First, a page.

[racket] Another basic TR question

From: Vincent St-Amour (stamourv at ccs.neu.edu)
Date: Thu Feb 13 16:47:43 EST 2014

At Thu, 13 Feb 2014 16:22:35 -0500,
Bloch Stephen wrote:
> [1  <multipart/signed (7bit)>]
> [1.1  <multipart/alternative (7bit)>]
> [1.1.1  <text/plain; us-ascii (quoted-printable)>]
> On Feb 13, 2014, at 2:51 PM, Sam Tobin-Hochstadt wrote:
> >> (for/sum: : Flonum [[ii : Index 300]]
> >>  pi)
> >> 
> >> and I get the type error "Expected Flonum, but got Zero".  Where is there a
> >> zero anywhere in this code?  And even if there were a zero, shouldn't Zero
> >> be a subtype of Flonum?
> >> 
> >> Don't tell me the Zero I'm running into is the initial value of for/sum's
> >> hidden accumulator....
> > 
> > Unfortunately, that's exactly what I'm going to tell you.  Typed
> > Racket isn't smart enough to know that the initial value is never
> > used, and so 0 is thought to be a possibility.
> Doesn't that make for/sum: useless for anything other than exact integers?

`for/sum:' is also useful for any return type that includes exact
integers (well, that include at least exact zero), such as `Real'.
`Flonum' (and `Single-Flonum') are the only types for which it won't

> Couldn't for/sum: initialize its accumulator to a Real-Zero rather
> than the overly-specified type Zero?  (That would rule out complexes,
> but it would be a big step in the right direction.)  (Should there be
> a Complex-Zero type?)
> Even better, could for/sum: look at the annotation type and decide
> what initial value (0 or #i0.0) to use?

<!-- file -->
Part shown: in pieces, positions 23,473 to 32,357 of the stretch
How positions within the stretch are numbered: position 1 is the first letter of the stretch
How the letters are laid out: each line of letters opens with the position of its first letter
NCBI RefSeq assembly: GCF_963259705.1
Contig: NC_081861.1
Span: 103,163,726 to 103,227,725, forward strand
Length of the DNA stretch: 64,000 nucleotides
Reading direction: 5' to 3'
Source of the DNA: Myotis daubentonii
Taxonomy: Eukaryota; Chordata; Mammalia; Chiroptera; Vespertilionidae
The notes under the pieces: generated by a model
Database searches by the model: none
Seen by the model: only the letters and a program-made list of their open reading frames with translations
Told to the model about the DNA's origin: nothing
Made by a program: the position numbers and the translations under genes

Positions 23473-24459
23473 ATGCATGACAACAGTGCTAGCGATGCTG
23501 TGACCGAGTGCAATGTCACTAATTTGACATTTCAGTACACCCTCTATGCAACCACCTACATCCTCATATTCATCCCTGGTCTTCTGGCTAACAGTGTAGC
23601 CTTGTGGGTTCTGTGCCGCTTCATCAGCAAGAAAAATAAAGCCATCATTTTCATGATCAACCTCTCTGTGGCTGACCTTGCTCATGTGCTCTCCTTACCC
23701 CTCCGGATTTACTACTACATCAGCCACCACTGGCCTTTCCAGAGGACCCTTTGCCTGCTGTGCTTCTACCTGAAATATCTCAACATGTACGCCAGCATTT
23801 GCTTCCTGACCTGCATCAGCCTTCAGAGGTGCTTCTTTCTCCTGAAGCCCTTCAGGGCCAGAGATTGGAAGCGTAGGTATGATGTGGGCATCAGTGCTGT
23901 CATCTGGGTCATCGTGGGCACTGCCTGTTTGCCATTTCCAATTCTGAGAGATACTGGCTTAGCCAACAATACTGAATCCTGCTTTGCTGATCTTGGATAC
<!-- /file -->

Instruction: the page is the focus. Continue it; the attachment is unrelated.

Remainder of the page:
That would solve this problem, but would have some potentially
undesirable side effects. For example, the return value of `for/sum:'
of an empty sequence would depend on the type annotation. This would
also be a divergence from untyped Racket's behavior, which Typed Racket
aims to always be consistent with.

At Thu, 13 Feb 2014 16:30:50 -0500,
Bloch Stephen wrote:
> On Feb 13, 2014, at 2:56 PM, Vincent St-Amour wrote:
> > You can use `assert' to check, at run-time, that you do always get a
> > Flonum:
> > 
> >    (assert (for/sum: : Real [[ii : Index 300]]
> >              pi)
> >            flonum?)
> > 
> > This expression typechecks at type Flonum.
> Hmm.  So just changing the annotation type from Flonum to Real does
> the trick?

Yes. The `Real' type includes integers as well as floating point numbers
(and also exact rationals (i.e. fractions)).

> for/sum: initializes its accumulator to an exact 0, which is of type
> Zero, which is a subtype of Real but not of Flonum.
> It then adds pi, which is a Flonum, which is also a subtype of Real,
> and it has no problem proving the answer to be a Real (just not a
> Flonum).


> Even though AFAIK anything plus a Flonum produces either a Flonum or
> an error.

That's true for addition (but not for, say, multiplication). However, as
far as the typechecker knows, there may never actually be any additions
performed. If the input sequence is empty, the initial value of the
accumulator will get returned right away. In your case, that can't
happen, but the typechecker doesn't know that.

> I'm so confused....

If you need help navigating types, Typed Racket provides some type
exploring facilities:


You can do things like querying a function's type to know, say, the
return type you would get given argument types, and vice versa. You can
also expand union types (like `Real') to see what they contain.

For a more detailed description of the design principles of the Typed
Racket numeric tower, we wrote a paper on the topic:



Posted on the users mailing list.